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Los Alamos Fire Chief Troy Hughes points to safety and efficiency as the biggest benefits to the department’s new headquarters. In early June, the fire department’s administration moved out of its 195 East Road location of the past 19 years to the second floor of the “Radio Shack” building at 999 Central Avenue.
When they moved into the new digs, Hughes made sure to arrange the administration into work groups that made sense so communication and workflow would be easier and more efficient.
“Just because of the way things were configured before, we might have had a chief on one side of the building, then his direct support person up front or on the opposite side. This created quite a distance between the two people.
“What we’ve done now is create work groups based on departmental divisions,” Hughes said.
The realignment was also easier, since the floor space was pretty much blank canvas. They got to add and create their own office space, which is under a five-year lease.
LAFD evaluated six properties, including the old East Road location. The 7,290-square-foot 999 Central Ave. location came in at the lowest bid of $14,549.63 per month for the base year.
The county council approved the department’s lease on the space last March.
Getting to design their own space also created another advantage, which included the ability to display all of the department’s mementos and awards it has collected through the years. Now when residents and officials come to visit, they can get a clearer understanding of the department and its history just by walking down one of the hallways in the headquarters.
In the old location, the artwork and mementos were pretty much condensed and packed together. One display case that occupies a prominent position shows many of the mementos, souvenirs and photos acquired through the years reflecting on the department’s relationship with its Russian sister city’s fire department in Sarov.
“It really gave us a place to highlight our relationship with Sarov and also highlight the case the historical society owns, which hadn’t really been on public display before, as it was packed away in an office for a number of years,” Hughes said.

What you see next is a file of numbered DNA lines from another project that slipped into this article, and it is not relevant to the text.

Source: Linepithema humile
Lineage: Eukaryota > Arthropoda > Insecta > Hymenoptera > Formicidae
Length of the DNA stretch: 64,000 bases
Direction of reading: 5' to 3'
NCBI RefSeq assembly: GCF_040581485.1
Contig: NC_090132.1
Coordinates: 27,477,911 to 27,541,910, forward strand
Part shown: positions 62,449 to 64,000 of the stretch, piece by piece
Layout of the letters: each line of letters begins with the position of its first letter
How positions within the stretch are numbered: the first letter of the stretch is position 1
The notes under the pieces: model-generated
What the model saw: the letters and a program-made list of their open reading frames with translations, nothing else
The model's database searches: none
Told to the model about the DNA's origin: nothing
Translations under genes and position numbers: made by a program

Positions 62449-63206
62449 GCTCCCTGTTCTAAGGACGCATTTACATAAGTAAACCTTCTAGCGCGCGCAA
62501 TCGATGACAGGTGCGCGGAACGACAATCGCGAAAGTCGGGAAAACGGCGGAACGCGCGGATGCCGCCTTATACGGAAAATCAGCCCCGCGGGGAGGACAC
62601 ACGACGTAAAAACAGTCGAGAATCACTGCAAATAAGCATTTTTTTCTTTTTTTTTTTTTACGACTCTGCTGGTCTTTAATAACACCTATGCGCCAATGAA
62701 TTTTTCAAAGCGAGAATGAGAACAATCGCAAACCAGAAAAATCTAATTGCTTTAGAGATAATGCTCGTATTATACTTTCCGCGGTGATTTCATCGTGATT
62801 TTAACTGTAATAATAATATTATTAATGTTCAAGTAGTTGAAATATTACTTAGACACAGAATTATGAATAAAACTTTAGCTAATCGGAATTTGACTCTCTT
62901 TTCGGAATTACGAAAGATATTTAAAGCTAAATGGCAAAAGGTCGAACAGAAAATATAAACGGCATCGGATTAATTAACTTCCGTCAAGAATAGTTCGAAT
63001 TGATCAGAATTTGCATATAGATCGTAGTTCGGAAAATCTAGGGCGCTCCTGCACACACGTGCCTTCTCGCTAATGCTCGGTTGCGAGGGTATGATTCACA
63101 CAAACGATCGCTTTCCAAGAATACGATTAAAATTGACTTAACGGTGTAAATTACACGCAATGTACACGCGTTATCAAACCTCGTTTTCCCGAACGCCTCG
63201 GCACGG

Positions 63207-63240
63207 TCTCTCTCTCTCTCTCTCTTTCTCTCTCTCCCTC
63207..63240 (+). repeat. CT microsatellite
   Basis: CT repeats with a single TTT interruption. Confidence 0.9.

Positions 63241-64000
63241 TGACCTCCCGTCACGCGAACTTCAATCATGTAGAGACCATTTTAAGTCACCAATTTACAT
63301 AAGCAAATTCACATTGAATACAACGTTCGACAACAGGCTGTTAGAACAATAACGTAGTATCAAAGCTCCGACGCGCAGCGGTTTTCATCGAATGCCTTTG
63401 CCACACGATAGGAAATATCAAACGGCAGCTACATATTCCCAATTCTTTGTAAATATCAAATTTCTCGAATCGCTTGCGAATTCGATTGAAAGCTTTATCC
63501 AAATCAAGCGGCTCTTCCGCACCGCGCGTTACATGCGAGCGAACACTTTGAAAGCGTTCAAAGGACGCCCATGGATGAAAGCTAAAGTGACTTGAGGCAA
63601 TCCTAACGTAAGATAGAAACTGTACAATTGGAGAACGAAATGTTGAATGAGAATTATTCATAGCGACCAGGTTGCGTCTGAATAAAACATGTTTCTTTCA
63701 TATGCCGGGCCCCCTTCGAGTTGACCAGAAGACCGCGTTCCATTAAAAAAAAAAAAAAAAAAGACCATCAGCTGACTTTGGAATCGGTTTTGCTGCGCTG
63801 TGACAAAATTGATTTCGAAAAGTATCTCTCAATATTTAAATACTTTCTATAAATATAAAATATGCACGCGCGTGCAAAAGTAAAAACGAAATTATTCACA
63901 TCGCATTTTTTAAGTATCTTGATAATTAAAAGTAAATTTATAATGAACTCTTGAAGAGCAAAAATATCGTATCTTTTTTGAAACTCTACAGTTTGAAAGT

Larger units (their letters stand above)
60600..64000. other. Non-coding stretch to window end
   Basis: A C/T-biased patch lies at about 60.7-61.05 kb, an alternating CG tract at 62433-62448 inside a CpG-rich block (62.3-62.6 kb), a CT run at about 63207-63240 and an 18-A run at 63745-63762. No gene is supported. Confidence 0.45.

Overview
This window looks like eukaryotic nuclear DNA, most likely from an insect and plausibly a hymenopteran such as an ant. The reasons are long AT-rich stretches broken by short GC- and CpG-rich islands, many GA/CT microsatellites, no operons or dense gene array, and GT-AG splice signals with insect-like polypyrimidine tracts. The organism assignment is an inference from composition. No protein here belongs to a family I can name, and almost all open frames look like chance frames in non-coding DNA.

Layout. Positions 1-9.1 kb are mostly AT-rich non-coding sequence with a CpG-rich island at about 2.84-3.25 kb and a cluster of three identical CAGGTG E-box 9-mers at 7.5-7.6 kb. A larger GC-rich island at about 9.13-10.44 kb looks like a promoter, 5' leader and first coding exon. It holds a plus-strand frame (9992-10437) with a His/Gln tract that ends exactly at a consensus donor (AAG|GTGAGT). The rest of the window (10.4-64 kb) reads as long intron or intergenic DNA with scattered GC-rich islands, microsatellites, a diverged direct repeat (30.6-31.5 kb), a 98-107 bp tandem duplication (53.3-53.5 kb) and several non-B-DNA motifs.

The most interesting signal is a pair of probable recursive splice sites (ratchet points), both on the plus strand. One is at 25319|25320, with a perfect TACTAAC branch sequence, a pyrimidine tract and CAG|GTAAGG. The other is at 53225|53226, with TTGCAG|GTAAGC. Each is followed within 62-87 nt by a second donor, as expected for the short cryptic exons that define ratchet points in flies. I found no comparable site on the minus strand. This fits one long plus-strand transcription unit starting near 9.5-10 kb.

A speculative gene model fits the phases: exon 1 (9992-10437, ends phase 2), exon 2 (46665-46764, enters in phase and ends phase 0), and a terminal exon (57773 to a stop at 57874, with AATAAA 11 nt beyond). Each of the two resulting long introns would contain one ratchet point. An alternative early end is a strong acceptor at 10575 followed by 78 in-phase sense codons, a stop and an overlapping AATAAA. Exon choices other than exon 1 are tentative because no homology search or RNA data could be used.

The move cost about $30,000, but the department saved money by hiring its own movers and by using some of its own men to help in the move and then in the setting up and arranging of furniture. One of the main reasons they moved was they found that they could save the county more money in the new headquarters, being the new arrangement was more practical and the space more energy-efficient.
There was also a safety and a time issue as well. In their old headquarters Hughes said, the emergency vehicles had to be kept across the street on East Road, because there just wasn’t enough room to park them on the grounds of the East Road headquarters.
Each time there was an incident, firefighters responding to a call had to oftentimes wait for cars to pass before heading across the street, cutting into their response time. At the new headquarters personnel and vehicles all share the same building and parking lot.
“It really made for an unsafe situation, especially around 8 a.m. and 5 p.m. when there was a lot of traffic on the road,” Hughes said.
Deputy Chief Justin Grider echoed the chief’s observation.
“We no longer have to play Frogger trying to get access to our vehicles,” Grider quipped. They also both said being in close proximity to the municipal building has helped too, as far as meetings and appointments with county officials go.
“Our proximity to the municipal building has been the biggest plus, in that it’s helped cut down on our time spent in our dealings with the county,” Grider added.
Even though the building’s parking lot has a large number of emergency vehicles in it now, the administration’s new neighbors don’t seem to mind.
“They’ve been very good neighbors, they do their own thing, they don’t impact us at all,” said Rudy Salazar, who mans the counter at Radio Shack.
“They take their own parking spaces, and stay pretty much where they are designated.”